11 June 2021

Anti-stroke protein

Chinese scientists have developed a protein to protect neurons in stroke

Anastasia Kuznetsova, N+1

Chinese scientists have developed the protein Tat-CIRP, which protects neurons during stroke. They injected it into mice and rhesus monkeys and observed a decrease in the volume of the affected area and a decrease in neurological deficit. The positive effect was maintained if Tat-CIRP was administered both immediately after the stroke and after 6 hours. The study was published in Science Translational Medicine (Fang et al., An MD2-perturbing peptide has therapeutic effects in rodent and rhesus monkey models of stroke).

Every year in the world, stroke occurs in 16.9 million people, it accounts for 10 percent of the total mortality in the world. The only possible pharmacological treatment for stroke is the use of thrombolysis for 4.5 hours. Only 4-7 percent of patients get into this therapeutic window, the rest do not have time to receive thrombolysis due to delays in computed tomography or magnetic resonance imaging. Scientists are in a continuous search for drugs that have a neuroprotective effect, but so far success in treating animals has not been transferred to humans.

In ischemic and hemorrhagic strokes, cells die as a result of apoptosis (disintegration into separate apoptotic corpuscles) and necroptosis (necrotic death). Toll-like receptor 4 (TLR4) is involved in both processes, and mice that do not express it tolerate stroke better. Myeloid differentiation factor is required to activate TLR4 2 (MD2). Scientists hypothesized that by preventing the formation of the TLR4 complex with MD2, it is possible to reduce the number of cells that have undergone apoptosis and necroptosis.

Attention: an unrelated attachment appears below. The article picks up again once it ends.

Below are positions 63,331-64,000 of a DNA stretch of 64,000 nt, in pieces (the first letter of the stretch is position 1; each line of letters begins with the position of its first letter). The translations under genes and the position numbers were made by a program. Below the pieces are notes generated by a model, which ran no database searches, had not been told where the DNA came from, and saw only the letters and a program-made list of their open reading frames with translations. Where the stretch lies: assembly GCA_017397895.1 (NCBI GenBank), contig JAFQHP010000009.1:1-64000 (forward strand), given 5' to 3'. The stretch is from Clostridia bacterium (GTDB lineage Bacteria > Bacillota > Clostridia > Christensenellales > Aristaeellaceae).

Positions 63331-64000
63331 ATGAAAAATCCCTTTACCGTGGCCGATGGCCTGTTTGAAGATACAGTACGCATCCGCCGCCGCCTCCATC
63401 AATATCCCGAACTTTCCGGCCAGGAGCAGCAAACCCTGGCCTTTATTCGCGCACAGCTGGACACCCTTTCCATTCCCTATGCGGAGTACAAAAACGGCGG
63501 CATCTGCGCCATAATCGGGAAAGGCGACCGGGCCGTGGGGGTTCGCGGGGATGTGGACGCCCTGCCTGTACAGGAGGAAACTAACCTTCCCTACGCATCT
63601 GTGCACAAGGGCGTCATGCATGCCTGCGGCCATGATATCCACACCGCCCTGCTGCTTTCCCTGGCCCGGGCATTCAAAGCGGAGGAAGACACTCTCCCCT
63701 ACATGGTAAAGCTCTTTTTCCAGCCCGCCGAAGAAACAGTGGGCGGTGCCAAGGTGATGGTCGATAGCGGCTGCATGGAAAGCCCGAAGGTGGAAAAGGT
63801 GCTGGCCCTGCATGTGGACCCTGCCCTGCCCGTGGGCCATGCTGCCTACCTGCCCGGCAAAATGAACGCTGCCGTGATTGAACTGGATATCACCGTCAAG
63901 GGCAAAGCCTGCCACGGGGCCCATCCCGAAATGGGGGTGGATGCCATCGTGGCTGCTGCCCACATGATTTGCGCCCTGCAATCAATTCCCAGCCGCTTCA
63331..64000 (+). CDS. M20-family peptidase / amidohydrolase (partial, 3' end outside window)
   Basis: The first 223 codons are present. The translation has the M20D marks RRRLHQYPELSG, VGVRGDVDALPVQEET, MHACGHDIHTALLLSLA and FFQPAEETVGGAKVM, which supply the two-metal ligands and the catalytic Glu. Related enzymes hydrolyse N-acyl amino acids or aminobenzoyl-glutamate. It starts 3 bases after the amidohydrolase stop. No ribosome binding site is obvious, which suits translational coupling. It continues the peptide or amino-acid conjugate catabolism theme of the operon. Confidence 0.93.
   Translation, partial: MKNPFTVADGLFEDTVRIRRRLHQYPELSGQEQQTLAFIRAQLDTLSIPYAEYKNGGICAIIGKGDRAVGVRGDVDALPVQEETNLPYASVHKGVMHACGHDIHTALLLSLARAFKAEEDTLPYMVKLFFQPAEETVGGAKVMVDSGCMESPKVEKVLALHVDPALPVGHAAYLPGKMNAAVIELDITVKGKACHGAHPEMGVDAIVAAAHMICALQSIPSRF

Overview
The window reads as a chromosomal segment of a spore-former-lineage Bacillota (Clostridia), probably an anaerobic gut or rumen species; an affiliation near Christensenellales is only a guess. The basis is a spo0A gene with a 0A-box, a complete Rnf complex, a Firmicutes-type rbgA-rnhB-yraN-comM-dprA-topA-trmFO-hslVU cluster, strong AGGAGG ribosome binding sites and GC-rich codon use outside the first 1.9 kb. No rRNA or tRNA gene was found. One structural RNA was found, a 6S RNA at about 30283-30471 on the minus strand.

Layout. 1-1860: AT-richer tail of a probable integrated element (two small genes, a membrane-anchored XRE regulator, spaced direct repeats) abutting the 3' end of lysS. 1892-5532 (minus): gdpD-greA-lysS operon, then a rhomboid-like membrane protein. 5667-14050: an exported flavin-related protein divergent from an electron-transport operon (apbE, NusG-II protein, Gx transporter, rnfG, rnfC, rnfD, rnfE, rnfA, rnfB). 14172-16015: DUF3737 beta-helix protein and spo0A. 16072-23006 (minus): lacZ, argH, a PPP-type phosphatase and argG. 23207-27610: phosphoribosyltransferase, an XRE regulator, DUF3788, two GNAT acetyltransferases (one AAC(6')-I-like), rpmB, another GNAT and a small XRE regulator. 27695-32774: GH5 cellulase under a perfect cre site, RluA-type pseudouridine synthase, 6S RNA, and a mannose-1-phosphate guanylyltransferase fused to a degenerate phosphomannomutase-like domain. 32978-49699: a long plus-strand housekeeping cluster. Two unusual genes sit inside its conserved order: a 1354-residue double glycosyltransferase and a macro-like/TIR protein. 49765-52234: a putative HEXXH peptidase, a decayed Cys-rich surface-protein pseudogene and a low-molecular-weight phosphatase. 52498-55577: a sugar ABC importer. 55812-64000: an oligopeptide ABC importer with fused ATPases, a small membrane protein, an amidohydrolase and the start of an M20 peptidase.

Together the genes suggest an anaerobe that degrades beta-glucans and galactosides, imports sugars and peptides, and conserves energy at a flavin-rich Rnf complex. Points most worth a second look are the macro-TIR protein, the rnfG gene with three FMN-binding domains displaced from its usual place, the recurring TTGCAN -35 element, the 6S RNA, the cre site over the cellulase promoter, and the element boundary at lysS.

A group of researchers led by Lize Xiong from Xijing Hospital in Xi'an has developed the protein Tat-CIRP. The SIRP domain binds MD2 with high specificity and prevents the formation of a TLR4 complex with MD2. The Tat domain facilitates penetration through the hemato-encephalic barrier. To study how effectively the Tat-CIRP protein reduces the effects of stroke, it was injected intravenously into mice immediately after the stroke, 6 hours later and a day later (the authors do not specify the number of mice in the groups). Tat-CIRP reduced neurological deficit and stroke area volume in a dose-dependent form (p<0.01).


The dose-dependent effect of Tat-CIRP. Figures from the article by Fang et al.

If Tat-CIRP was administered 3 or 6 hours after a stroke, its positive effect remained (p<0.05), and when administered after 9 hours it disappeared.


The effect of Tat-CIRP depends on the time of administration.

Scientists have also induced stroke in mice that do not produce the MD2 protein. In these animals, the brain was damaged to a lesser extent than in mice with functioning MD2. Then the mice with missing MD2 were injected with Tat-CIRP, but the researchers did not notice an improvement in their conditions. This proves that the Tat-CIRP effect is associated with MD2 blocking.

The researchers injected the Tat-CIRP protein to rhesus monkeys after a stroke (6 animals in the experimental protein group and 6 animals in the control group), and they also observed a decrease in the volume of the stroke zone and neurological deficit.


The effect of the introduction of Tat-CIRP after a stroke in macaques.

Scientists conclude that the developed protein inhibits apoptosis and necroptosis, and also has a long-term neuroprotective effect in mice and rhesus monkeys. Tat-CIRP is a good candidate for the role of neuroprotector in hemorrhagic and ischemic strokes, but now studies of its safety and effectiveness need to be conducted in humans.

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